A United Nations body has demanded that Israel pay restitution for the shelling of a UN compound in the southern Lebanese village of Qana in 1996.
The 1996 shelling of Qana also known as Qana massacre took place on April 18, 1996 near Qana, a village in Southern Lebanon, when the Israel Defense Forces fired artillery shells at a United Nations compound. Of 800 Lebanese civilians who had taken refuge in the compound, 106 were killed and around 116 injured. Four Fijian United Nations Interim Force in Lebanon soldiers were also seriously injured.
The attack occurred amid heavy fighting between the Israel Defense Forces and Hezbollah during Operation Grapes of Wrath. A United Nations investigation later stated it was unlikely that the Israeli shelling was a technical or procedural error, which was based on video evidence showing that an Israeli drone was spying on the compound before the shelling. Israel at first denied spying on the compound but changed its version of the story after the video was made public. Israel categorically rejected the findings of the UN report concerning the incident.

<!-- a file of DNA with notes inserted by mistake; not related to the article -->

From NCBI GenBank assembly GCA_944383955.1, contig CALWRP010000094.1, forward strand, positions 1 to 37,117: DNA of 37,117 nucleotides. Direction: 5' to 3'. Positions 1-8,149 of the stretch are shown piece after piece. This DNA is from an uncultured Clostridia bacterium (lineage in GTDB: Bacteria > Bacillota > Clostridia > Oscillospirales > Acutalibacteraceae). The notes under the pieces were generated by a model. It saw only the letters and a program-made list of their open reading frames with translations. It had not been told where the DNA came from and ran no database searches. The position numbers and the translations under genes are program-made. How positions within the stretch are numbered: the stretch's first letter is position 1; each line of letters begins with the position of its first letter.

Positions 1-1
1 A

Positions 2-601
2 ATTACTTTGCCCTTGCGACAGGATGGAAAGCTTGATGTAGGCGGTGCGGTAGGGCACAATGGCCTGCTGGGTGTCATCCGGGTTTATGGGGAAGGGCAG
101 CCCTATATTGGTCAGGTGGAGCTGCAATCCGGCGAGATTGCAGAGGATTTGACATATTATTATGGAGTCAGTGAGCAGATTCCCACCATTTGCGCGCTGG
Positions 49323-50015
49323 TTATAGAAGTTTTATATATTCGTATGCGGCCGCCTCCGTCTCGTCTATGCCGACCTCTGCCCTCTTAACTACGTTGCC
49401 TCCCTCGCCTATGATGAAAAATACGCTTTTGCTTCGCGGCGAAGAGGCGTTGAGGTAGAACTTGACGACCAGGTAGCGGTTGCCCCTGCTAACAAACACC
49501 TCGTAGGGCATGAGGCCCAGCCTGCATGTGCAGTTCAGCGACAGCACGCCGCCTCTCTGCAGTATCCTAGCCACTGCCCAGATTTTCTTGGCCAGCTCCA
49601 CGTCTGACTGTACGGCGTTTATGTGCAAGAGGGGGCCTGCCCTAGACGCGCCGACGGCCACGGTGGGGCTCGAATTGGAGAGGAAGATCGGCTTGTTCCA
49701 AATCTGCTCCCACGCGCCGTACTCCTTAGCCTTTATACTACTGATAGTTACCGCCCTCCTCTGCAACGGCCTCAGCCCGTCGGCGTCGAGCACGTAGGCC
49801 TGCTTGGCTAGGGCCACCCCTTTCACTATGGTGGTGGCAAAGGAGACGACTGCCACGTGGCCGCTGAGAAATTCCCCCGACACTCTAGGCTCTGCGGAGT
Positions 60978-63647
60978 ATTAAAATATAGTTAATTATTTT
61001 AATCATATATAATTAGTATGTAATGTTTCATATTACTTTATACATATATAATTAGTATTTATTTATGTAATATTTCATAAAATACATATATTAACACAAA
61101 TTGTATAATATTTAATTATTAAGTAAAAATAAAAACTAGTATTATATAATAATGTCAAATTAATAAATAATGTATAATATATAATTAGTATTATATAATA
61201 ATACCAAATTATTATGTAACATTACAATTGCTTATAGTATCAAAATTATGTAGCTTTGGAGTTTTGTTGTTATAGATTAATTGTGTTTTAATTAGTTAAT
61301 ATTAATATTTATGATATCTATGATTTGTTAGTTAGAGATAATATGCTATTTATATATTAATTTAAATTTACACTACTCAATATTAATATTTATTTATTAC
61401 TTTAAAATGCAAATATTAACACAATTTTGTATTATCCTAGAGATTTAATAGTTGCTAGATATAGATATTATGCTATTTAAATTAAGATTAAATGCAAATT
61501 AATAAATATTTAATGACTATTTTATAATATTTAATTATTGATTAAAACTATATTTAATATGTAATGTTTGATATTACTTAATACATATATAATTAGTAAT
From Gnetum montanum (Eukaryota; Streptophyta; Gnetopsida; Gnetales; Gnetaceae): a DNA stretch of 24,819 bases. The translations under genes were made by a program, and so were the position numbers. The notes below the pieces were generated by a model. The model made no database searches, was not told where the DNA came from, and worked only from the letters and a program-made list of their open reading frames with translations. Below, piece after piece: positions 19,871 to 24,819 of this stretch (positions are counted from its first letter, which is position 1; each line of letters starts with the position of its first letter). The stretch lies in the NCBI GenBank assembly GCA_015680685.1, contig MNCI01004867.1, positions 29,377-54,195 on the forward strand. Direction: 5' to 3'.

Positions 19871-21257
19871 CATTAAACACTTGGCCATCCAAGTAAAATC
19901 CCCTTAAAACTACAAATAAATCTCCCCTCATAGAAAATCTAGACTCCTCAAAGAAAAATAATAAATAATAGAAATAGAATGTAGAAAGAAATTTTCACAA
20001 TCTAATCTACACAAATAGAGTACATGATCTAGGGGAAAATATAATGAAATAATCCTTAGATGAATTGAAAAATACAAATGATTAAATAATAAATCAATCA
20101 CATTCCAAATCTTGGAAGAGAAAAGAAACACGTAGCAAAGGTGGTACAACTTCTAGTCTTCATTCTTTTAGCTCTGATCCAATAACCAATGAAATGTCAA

The Fifth Committee of the UN General Assembly, which is responsible for administration and monetary matters, has been urging Israel to pay compensation of $1.17 million. Israeli Ambassador to the UN Danny Danon said Israel is refusing the demand.
“Hezbollah terrorists were those who had attacked Israel and its civilians, while using the citizens of Lebanon as a human shield, and Israel is the one that ends up with a restitution demand,” said Danon.
“This is an absurd situation in which Israel is urged to pay for the war crimes of a terror organization,” he added.
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